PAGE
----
Saturday, December 7, 2013

Review of An Elegant Solution by Paul Robertson

What an elegant book by Paul Roberston, a man whose other books I am going to search out. Paul writes about a time when men thought they could worship God by the study of math as well as they could sitting in a pew.
Let me quote a paragraph in the book where the main character is contemplating Newton's math of gravity:
The stars were vast, but their infinite sum still was only a finite portion of the sky. They were vastly far away, and who would know their bright essence? I knew I was very small on the great planet, beneath the greater heavens, but it was within me to comprehend them and know how they were governed. What could it mean that God had put in finite man the chance to study the infinite?
The sweet, humble main character is the type of student who makes his teachers look good. He notices all of the seen and much of the unseen. Because of that ability, there is a point in the book where I do not know if Leonhard is talking to his father, to a vision of his father, or to God.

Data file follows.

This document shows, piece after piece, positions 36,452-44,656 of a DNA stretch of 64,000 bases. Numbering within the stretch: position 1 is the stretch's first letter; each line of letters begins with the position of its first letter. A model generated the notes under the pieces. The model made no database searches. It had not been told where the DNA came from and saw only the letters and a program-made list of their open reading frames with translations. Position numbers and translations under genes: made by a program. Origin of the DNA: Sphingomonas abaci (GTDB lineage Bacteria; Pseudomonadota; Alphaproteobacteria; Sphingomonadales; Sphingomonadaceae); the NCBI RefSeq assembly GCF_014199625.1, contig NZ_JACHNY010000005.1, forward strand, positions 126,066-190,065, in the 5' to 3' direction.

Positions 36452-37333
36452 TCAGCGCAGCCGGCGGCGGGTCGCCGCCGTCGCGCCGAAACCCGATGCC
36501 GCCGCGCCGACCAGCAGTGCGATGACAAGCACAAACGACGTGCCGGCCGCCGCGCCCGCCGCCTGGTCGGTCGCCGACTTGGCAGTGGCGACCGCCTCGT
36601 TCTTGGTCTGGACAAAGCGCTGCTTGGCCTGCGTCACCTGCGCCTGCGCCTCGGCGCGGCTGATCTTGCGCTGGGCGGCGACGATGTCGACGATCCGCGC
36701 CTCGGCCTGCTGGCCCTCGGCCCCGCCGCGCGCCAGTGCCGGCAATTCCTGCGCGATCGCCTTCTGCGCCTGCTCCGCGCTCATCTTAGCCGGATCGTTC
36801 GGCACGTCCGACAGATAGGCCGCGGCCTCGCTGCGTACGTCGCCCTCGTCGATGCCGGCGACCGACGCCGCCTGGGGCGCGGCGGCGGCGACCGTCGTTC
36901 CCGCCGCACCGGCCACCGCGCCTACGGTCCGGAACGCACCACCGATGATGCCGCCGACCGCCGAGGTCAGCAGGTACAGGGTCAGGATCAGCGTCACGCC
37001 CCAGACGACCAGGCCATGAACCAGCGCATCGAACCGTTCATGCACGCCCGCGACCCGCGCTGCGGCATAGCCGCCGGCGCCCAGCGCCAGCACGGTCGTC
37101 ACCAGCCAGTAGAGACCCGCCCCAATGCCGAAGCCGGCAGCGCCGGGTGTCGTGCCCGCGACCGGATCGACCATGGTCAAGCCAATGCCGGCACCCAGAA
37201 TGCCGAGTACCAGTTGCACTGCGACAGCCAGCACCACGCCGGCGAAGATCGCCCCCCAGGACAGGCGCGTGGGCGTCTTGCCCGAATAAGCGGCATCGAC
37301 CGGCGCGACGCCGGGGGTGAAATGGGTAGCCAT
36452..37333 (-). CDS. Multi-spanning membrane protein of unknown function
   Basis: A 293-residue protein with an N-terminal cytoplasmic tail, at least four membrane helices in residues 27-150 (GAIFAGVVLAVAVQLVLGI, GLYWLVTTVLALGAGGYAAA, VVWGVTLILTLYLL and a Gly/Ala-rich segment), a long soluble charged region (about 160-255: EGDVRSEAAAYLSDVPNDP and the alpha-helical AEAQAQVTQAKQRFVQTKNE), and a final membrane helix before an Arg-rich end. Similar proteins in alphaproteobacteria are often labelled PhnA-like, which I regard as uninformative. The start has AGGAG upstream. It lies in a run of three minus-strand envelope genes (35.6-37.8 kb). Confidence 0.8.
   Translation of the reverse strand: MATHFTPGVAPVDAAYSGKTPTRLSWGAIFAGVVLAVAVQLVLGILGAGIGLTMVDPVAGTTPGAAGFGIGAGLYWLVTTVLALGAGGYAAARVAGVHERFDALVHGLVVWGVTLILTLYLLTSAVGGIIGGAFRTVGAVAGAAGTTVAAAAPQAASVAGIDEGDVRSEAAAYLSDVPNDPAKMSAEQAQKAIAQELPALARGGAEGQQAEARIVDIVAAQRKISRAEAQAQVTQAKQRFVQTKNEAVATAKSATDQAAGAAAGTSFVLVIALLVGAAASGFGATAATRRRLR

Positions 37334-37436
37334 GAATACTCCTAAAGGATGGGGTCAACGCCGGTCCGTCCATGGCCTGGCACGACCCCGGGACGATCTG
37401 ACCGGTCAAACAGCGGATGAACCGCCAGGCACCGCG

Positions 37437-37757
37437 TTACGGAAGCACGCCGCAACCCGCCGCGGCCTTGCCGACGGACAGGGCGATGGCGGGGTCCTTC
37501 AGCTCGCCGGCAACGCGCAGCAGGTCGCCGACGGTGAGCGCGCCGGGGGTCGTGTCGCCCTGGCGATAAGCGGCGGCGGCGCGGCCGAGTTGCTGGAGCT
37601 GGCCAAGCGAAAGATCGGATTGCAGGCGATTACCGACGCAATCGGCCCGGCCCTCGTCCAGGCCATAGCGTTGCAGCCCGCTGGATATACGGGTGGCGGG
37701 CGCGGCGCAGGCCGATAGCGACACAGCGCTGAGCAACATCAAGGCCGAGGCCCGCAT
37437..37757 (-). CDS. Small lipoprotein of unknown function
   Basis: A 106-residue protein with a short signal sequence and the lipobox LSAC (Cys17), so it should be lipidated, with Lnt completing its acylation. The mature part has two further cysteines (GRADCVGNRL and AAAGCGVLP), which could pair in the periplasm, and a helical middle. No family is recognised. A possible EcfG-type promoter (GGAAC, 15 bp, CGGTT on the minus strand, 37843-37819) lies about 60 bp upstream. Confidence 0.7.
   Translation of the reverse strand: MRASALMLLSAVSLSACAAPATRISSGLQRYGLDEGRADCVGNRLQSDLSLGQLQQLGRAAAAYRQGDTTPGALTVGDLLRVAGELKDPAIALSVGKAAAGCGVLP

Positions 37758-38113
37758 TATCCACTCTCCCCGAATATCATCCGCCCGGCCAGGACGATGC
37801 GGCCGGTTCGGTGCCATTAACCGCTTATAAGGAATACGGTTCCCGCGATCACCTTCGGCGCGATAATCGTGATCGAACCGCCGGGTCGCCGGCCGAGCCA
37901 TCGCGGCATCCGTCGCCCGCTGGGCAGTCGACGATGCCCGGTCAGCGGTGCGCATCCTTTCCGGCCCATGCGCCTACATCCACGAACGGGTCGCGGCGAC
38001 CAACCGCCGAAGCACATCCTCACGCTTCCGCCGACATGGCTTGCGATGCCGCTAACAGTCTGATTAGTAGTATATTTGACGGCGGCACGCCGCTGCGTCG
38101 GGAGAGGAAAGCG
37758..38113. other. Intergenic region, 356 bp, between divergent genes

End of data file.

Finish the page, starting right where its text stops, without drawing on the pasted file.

There is the mystery of a murder that Leonhard wishes to solve, but that is a fairly small portion of this rich, rich book.
Some people will find this book slow as Leonhard thinks about everything he sees, but I loved every word. I would have liked more words, especially near the end where Leonhard did a lot of things without the author letting us know why. Perhaps the author wanted us the readers to be as surprised as all the characters in the book were. It's a technique I don't care for. There is also a convenient Deus ex machina (well foreshadowed) at the end which would annoy if it weren't so fitting in this setting.
I don't know how much of the book is bafflegab and how much is true, but everything I looked up is true; and everything I could comprehend and remember from prior study is true. One surprise for me was to find out how many kinds of spirals there are.
I can heartily recommend this book for anybody you know who has an intellectual bent, or who has an interest in history, or who enjoys convoluted murder mysteries. Really, this will make an elegant gift.

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